• Buildings do not always like to see 401k loans to fund the down payment because this amount is likely to be paid back pretty quickly out of the purchaser’s liquid assets after closing. This leaves the purchaser with less liquid assets than what is presented on the financial statement.  It is difficult to hide this as most buildings ask for three months of financial statements.  If the building considers the 401k as illiquid, try to find another source for the downpayment;
  • A buyer who has a lot of debt, should consider paying off the debt. If this debt is from other homes, she should indicate in her board package that she will be renting those homes and the expected income stream.  This will improve the buyer’s debt to income ratio and should get the board more comfortable.

Possible Non-Financial Reasons a Co-op Board May Reject a Buyer

  • The buyer is a student;
  • The owners in the apartment downstairs are particularly sensitive to noise;
  • The buyer is not using the home as their primary residence;
  • The buyer has sued others in the past;
  • The board does not like the seller;
  • The buyer is a musician and plays loud music;

Ways to Avoid Co-op Board Rejection for Non-Financial Reasons

  • Many buildings do not want students living there (because they have a reputation for being loud and rowdy). In the board package, the buyer’s references should mention that the buyer is quiet and respectful.  References should note that the buyer spends most of her time studying.  If the reference is a former roommate, she should state this and indicate the type of roommate she was.  The buyer should ask previous landlords to include similar information in their letters.  If the buyer is a graduate student, you should emphasize this in the board package.  If the buyer has a part-time job (even if it is unpaid), you should mention this as well;
  • When I represented a buyer who was purchasing a pied-a-terre across the street from their son and grandchildren, the seller indicated that their downstairs neighbors were particularly sensitive to noise. The seller’s broker asked that we modify our letter to the board which had previously stated the buyers were excited to have their grandchildren visit;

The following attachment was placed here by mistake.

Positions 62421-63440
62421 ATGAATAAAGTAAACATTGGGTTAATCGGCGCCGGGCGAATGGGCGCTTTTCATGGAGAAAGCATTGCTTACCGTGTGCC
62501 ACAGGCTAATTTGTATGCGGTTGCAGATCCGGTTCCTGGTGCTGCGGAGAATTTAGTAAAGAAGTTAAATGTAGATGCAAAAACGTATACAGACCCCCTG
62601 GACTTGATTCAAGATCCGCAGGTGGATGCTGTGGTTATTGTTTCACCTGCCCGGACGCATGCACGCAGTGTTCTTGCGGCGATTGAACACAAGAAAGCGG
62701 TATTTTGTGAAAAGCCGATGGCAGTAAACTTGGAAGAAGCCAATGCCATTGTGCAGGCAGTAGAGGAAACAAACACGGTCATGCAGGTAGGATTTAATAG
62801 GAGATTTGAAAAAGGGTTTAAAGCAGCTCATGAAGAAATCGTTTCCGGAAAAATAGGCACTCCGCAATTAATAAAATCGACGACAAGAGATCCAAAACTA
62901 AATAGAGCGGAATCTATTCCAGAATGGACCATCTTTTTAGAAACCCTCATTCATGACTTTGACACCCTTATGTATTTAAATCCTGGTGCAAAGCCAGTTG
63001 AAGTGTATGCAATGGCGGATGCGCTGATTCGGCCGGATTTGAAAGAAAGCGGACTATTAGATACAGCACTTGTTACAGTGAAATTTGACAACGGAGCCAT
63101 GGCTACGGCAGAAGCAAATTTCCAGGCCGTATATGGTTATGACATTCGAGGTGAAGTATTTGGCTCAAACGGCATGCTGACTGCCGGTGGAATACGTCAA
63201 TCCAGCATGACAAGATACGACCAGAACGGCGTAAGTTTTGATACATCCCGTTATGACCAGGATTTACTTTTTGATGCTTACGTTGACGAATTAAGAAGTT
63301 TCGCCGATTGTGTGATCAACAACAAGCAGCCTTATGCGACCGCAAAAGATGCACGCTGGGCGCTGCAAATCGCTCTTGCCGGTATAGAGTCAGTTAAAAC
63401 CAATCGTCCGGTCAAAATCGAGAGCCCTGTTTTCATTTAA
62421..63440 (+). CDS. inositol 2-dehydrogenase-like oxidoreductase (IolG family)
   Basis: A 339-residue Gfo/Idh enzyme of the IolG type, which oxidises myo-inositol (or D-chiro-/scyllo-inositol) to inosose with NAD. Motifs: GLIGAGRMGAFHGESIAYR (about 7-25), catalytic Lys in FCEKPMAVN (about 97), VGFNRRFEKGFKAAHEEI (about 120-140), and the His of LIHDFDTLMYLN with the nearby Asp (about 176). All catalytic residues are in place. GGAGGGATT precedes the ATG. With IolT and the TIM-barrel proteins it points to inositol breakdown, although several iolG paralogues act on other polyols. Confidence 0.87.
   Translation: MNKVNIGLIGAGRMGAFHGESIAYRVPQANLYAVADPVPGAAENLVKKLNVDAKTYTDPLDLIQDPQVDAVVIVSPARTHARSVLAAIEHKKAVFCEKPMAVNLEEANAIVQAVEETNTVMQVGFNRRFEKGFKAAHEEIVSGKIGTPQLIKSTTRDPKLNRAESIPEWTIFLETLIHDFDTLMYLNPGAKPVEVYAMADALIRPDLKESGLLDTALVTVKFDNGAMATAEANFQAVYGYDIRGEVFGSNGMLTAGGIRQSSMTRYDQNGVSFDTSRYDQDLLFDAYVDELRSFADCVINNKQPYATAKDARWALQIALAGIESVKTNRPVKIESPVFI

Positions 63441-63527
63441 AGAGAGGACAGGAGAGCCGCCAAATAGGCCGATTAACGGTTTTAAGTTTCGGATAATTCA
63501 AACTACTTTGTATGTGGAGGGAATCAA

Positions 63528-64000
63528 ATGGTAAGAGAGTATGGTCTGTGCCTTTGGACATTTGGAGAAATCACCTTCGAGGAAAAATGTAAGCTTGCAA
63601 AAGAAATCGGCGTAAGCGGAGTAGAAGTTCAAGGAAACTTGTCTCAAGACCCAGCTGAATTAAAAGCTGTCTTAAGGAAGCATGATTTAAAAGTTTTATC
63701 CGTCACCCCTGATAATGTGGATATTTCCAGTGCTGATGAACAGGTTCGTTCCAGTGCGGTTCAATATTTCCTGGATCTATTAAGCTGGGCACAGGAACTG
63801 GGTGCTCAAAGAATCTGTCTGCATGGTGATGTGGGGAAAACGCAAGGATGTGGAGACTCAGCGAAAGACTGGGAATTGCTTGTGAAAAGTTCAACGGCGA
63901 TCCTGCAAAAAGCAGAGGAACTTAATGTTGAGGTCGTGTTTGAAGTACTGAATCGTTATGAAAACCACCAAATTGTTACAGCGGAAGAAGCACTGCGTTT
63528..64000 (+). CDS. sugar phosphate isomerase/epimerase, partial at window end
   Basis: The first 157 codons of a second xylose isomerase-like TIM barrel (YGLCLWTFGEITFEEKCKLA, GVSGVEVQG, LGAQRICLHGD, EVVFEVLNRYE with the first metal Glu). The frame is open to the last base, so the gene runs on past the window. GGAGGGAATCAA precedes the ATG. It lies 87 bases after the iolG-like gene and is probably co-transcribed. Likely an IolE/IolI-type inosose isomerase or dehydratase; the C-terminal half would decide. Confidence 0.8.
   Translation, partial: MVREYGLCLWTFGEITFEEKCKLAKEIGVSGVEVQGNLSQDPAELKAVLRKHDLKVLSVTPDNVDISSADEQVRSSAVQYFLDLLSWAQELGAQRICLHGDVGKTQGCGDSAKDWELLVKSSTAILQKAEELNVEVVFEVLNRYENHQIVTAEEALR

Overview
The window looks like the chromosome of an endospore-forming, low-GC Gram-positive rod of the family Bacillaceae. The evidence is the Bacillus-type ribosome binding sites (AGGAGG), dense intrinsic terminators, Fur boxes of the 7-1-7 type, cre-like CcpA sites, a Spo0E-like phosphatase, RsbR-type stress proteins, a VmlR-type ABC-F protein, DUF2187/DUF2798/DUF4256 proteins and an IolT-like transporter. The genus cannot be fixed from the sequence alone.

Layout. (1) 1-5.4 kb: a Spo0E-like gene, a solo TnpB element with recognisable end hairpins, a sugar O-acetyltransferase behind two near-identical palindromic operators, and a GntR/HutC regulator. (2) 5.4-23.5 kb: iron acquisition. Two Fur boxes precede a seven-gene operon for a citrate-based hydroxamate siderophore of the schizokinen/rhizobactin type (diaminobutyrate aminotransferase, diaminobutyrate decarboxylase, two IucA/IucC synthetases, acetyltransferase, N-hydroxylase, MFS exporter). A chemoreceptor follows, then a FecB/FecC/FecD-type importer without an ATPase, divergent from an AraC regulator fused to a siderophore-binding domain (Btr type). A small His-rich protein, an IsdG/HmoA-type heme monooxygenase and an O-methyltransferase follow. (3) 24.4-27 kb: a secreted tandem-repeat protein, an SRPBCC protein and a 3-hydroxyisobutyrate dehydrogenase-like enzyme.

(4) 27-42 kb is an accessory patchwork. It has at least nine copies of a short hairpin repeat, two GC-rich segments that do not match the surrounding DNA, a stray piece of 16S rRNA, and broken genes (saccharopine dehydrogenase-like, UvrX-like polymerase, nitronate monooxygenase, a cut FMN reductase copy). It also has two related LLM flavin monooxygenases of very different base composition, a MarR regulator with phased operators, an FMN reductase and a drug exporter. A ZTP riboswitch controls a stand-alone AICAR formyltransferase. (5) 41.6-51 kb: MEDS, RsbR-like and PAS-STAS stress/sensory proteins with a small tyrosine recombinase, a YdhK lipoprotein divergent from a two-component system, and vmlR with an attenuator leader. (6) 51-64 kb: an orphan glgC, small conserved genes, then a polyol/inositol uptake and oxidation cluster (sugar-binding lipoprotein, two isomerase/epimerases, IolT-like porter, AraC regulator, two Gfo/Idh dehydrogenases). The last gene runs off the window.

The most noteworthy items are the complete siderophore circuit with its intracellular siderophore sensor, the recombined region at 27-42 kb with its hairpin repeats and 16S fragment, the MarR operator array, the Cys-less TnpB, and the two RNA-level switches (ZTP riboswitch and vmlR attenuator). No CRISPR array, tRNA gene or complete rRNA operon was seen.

• Some buildings do not look favorably upon pied-a-terre purchasers. If this is not permitted by the board, do not waste your time accepting the offer and putting together a board package;
  • If your buyer is a musician, you should downplay the amount of time they spend practicing. You should also note in the board package that the buyer will only play his or her instrument during a reasonable timeframe that is unlikely to be problematic.  You can indicate things you will do to prevent sound traveling and disturbing your neighbors.  For example, like sound proofing a room, etc.

Working with Digs

When you work with Digs Realty, we cannot guarantee a buyer will be approved by a board, but we have a stellar track record and will do our best to present the best possible board package to give you the best possible chances of closing the deal.  Of course, we will also give you a rebate at closing (if you are a buyer) and a discounted selling commission (if you are a seller).

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Trackbacks & Pingbacks

  1. […] The standards to pass a co-op board are generally much higher than to get approved for a loan. See our blog post on rejection from co-op boards. It is prudent for all sellers to feel confident that the buyer’s profile will meet the co-op […]

  2. […] rejected after meeting the co-op board for an interview.  We wrote an article last month about co-op board rejections, but these typically happen before the co-op board meets with […]